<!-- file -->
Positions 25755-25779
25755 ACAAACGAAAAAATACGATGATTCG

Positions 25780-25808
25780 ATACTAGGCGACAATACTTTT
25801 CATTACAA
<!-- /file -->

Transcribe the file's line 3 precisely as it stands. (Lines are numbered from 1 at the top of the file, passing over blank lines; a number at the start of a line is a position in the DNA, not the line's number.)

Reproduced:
Positions 25780-25808